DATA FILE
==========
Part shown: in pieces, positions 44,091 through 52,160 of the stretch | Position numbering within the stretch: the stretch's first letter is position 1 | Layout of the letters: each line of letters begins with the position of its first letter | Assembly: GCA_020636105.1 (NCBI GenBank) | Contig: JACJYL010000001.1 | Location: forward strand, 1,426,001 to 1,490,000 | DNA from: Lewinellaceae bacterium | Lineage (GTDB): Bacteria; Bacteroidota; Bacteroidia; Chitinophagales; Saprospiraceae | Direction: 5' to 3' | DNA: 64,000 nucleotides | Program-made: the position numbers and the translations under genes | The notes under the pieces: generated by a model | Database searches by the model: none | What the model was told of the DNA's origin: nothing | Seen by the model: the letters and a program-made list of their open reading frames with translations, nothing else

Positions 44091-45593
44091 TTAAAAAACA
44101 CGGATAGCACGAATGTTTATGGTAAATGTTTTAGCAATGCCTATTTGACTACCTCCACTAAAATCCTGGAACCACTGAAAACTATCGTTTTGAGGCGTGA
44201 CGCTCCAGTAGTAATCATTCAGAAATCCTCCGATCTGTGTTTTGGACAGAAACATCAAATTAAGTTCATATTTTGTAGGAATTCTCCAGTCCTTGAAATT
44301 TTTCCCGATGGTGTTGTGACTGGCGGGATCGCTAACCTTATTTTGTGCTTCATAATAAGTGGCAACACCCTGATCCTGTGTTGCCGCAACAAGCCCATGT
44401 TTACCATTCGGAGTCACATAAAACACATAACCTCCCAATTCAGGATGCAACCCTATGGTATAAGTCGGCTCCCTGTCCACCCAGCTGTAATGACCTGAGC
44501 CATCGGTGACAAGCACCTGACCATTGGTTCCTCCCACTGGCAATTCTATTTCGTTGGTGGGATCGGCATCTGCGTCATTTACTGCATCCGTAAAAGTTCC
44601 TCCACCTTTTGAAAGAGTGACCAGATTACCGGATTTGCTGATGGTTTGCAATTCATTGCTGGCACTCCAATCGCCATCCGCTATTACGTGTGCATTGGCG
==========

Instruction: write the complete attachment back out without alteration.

Part shown: in pieces, positions 44,091 through 52,160 of the stretch | Position numbering within the stretch: the stretch's first letter is position 1 | Layout of the letters: each line of letters begins with the position of its first letter | Assembly: GCA_020636105.1 (NCBI GenBank) | Contig: JACJYL010000001.1 | Location: forward strand, 1,426,001 to 1,490,000 | DNA from: Lewinellaceae bacterium | Lineage (GTDB): Bacteria; Bacteroidota; Bacteroidia; Chitinophagales; Saprospiraceae | Direction: 5' to 3' | DNA: 64,000 nucleotides | Program-made: the position numbers and the translations under genes | The notes under the pieces: generated by a model | Database searches by the model: none | What the model was told of the DNA's origin: nothing | Seen by the model: the letters and a program-made list of their open reading frames with translations, nothing else

Positions 44091-45593
44091 TTAAAAAACA
44101 CGGATAGCACGAATGTTTATGGTAAATGTTTTAGCAATGCCTATTTGACTACCTCCACTAAAATCCTGGAACCACTGAAAACTATCGTTTTGAGGCGTGA
44201 CGCTCCAGTAGTAATCATTCAGAAATCCTCCGATCTGTGTTTTGGACAGAAACATCAAATTAAGTTCATATTTTGTAGGAATTCTCCAGTCCTTGAAATT
44301 TTTCCCGATGGTGTTGTGACTGGCGGGATCGCTAACCTTATTTTGTGCTTCATAATAAGTGGCAACACCCTGATCCTGTGTTGCCGCAACAAGCCCATGT
44401 TTACCATTCGGAGTCACATAAAACACATAACCTCCCAATTCAGGATGCAACCCTATGGTATAAGTCGGCTCCCTGTCCACCCAGCTGTAATGACCTGAGC
44501 CATCGGTGACAAGCACCTGACCATTGGTTCCTCCCACTGGCAATTCTATTTCGTTGGTGGGATCGGCATCTGCGTCATTTACTGCATCCGTAAAAGTTCC
44601 TCCACCTTTTGAAAGAGTGACCAGATTACCGGATTTGCTGATGGTTTGCAATTCATTGCTGGCACTCCAATCGCCATCCGCTATTACGTGTGCATTGGCG